Trump’s Call For Poll Monitoring Needs Far More Media Attention
I’m an experienced political columnist who’s written two posts a week for Contemptor throughout the summer. I’ve been at this with one media outlet or another, for six years. While I love following the evolution of our democracy, this decade has been a slog in so many ways.
The midterm elections of 2010 and the rapid rise of the Tea Party brought a lot of bizarre, embarrassing truths to the forefront of the nation’s consciousness. Among others we learned that some hate the President and oppose every single facet of his agenda simply because of a foreign-sounding name and his skin color. Birtherism was portrayed by a powerful political segment – and its media apparatus – not as the crazy talk it is, but as a valid platform attack. It’s been disgraceful over the years to watch a dignified, intelligent, American public servant “othered” by well-heeled, supposedly literate Washington.
Racism also permeated President Obama’s second-term re-election challenge from Mitt Romney. Mittens gratefully accepted a 2012 endorsement from the godfather of birtherism – Donald J. Trump. Although the former Governor seems proud of his Trump repudiation in 2016, it’s far too late for him to play the moral hero. Seeking the blessing of a racist, showboating moron for the craven purposes of furthering a political campaign leaves one with a permanent stench. It can be no other way. As James Carville recently wrote for the Media Matters blog, “There’s [a] difference between being birther and flat-earther. It’s possible to believe the Earth is flat and not be a bigot, but it’s impossible to be a birther and not be one.”
In the stunning span of eight years we’ve watched the Republican Party morph from the compassionate conservativism of George W. Bush, which extolled cooperation and love with Muslim communities and the passing of comprehensive immigration reform, into the party of abject, unapologetic hate. I am far from the only columnist to marvel at time’s ability to soften the comparative image of the worst president in modern history. As The Week’s Paul Waldman wrote in February, “Not only are today’s Republicans ambivalent about his legacy, they’ve moved so far to the right in the last eight years that beside them, Bush’s time in the White House seems like a model of reasonable, moderate policymaking.”
The last three national election circles have begotten horror and soul-searching in a country that still mostly believes in freedom and opportunity for all. President Obama’s job approval rating is above 50 percent and rational Americans do not doubt his citizenship or love of country, even those that disagree on policy. But the most disgusting feature of 2016 is that the dialogue is not controlled by the sane and balanced. In fact, reality has been skewed to such a degree that Hillary Clinton can call out Donald Trump as a documented, dangerous and divisive bigot and somehow this important conversation is distilled by the media as mutual, ugly campaign rhetoric. Say what?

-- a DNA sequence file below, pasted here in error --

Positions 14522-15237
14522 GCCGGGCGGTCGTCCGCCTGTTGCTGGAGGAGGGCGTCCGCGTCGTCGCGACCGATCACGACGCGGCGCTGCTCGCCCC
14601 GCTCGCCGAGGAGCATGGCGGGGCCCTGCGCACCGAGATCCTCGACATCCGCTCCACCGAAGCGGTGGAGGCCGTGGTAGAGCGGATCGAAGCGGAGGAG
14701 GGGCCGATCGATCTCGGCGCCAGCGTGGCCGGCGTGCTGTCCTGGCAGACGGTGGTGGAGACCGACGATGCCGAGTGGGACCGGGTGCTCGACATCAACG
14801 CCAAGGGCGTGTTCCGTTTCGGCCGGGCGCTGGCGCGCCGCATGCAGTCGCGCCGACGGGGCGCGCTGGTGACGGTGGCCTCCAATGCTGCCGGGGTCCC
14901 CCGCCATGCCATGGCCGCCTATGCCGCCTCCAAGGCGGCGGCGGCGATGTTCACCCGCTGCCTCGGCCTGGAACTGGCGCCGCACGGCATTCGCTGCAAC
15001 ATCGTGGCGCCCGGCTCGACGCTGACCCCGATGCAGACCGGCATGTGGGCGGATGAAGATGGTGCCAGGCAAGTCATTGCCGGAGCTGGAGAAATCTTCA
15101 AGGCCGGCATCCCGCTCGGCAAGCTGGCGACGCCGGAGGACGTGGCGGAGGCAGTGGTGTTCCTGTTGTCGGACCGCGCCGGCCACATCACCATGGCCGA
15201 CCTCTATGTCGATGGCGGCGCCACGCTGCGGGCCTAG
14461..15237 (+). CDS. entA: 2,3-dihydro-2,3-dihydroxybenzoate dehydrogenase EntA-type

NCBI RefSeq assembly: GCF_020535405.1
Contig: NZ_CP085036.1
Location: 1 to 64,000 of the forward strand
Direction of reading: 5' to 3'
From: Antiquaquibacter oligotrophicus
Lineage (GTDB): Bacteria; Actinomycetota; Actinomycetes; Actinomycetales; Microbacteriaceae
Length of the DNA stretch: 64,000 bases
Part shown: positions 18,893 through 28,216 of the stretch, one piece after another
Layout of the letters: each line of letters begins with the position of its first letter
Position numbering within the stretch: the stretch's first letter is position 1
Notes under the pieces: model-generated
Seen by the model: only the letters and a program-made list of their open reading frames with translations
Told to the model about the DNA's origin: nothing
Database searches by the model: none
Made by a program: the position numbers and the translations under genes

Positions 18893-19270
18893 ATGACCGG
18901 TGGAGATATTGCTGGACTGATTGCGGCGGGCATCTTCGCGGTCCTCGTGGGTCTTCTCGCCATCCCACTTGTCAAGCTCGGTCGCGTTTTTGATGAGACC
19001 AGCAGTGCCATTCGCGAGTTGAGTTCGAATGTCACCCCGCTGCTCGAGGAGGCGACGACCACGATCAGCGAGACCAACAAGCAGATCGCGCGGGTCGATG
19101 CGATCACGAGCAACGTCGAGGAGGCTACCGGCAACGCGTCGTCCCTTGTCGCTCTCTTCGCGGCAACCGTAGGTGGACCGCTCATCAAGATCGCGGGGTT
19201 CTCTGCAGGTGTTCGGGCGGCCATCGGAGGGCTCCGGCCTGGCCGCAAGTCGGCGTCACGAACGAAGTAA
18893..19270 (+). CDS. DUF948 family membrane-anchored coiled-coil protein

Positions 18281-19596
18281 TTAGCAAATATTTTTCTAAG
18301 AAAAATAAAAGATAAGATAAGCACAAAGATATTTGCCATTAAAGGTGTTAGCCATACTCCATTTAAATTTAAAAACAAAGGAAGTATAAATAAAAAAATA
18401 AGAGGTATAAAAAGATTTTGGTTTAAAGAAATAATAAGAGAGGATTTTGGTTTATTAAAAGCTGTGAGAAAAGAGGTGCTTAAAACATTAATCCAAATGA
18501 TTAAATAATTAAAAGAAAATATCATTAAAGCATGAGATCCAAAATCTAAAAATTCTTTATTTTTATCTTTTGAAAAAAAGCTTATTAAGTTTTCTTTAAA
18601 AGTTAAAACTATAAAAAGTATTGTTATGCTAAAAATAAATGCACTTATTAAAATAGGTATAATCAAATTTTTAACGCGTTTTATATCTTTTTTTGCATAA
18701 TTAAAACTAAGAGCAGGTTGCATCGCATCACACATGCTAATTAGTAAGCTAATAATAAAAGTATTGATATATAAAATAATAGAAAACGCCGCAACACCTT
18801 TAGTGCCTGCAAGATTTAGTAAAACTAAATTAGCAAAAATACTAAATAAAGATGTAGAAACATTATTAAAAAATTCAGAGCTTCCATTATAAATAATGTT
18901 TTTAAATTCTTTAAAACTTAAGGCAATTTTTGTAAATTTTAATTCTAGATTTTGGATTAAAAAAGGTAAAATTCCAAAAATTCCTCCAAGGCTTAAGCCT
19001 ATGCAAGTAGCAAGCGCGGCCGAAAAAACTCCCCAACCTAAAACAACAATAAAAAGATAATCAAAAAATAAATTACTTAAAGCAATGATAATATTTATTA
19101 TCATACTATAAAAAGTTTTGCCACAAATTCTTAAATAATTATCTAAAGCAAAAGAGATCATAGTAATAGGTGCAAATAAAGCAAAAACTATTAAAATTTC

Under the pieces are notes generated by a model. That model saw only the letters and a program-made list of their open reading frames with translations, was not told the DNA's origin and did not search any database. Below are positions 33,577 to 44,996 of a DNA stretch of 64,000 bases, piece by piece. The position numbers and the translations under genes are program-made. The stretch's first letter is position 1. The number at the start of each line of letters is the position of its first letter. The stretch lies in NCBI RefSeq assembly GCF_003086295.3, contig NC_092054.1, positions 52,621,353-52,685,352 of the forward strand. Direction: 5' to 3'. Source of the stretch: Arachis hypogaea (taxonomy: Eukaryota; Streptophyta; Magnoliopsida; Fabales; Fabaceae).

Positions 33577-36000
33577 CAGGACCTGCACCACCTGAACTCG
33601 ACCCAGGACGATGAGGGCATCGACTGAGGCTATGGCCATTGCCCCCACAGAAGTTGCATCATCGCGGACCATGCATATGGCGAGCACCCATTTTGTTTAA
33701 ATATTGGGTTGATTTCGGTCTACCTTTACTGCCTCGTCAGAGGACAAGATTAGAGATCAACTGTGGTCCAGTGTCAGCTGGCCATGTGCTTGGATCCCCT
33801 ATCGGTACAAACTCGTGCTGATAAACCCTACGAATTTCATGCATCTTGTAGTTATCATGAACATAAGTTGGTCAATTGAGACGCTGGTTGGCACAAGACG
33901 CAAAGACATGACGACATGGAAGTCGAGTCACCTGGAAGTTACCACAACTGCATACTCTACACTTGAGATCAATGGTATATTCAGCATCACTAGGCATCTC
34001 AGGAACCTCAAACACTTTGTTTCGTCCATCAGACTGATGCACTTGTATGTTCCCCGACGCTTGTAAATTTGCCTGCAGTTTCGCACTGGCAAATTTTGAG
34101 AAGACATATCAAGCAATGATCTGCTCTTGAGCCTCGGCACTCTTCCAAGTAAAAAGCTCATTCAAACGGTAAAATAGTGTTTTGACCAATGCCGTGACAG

I have to tell you Contemptors. Sometimes it’s demoralizing to soldier on, chronicling a tire fire of a presidential campaign, frightened that poll numbers are not in favor of Clinton 95 percent to 5. Because seriously, imperfect a candidate as she may be (they all are), Clinton is so far superior to her opponent in intellect, humanity and experience, it’s insulting to compare the two. How is this election not over in all meaningful ways?
But it’s not. We have more than two months to go and all of us – including members of the media – must remain vigilant and committed. Eat those Wheaties. Meditate after Trump’s latest press conference. But keep talking and listening, no matter how frustrating, because it’s certain the alt-right would love for us to give up.
The Trump campaign is literally ready to do battle all the way through November 8 in the name of “Making America Great [White] Again.” As NPR’s Pam Fessler reported earlier this month, Trump Calls On Supporters To Monitor Polling Places On Election Day. Two rhetorical questions:
- What do you suppose is the dominant demographic makeup of these poll patrollers?
- Who do you think they’re looking to screen during an exercise of constitutional rights?
Trump has already planted the seed that the only way he loses in certain states (specifically Pennsylvania) is if “cheating” occurs. If this were fiction, it might be hilarious that Trump’s new campaign chief, the upstanding citizen known as Steve Bannon, is himself the suspect of voter fraud. But I’m not laughing. Because as Fessler correctly observes, “Most election experts dismiss Trump’s claims that people can vote five, 10 or 15 times at the polls. Not only is it almost impossible to do. There are very few proven cases of in-person voter fraud.”
The brazen encouragement of voter intimidation should receive far more press than it has to date. It’s easy to follow the shiny objects of outrageous commentary that emerge from Trump’s mouth on a near daily basis. But we’ve seen all we need to see from Trump’s campaign events and rallies to know how dangerous Election Day could be for dissenters (non-whites, women et al). If we don’t call attention to thinly-veiled civic threats because we’re just too tired from all the bullshit, Trump has already won.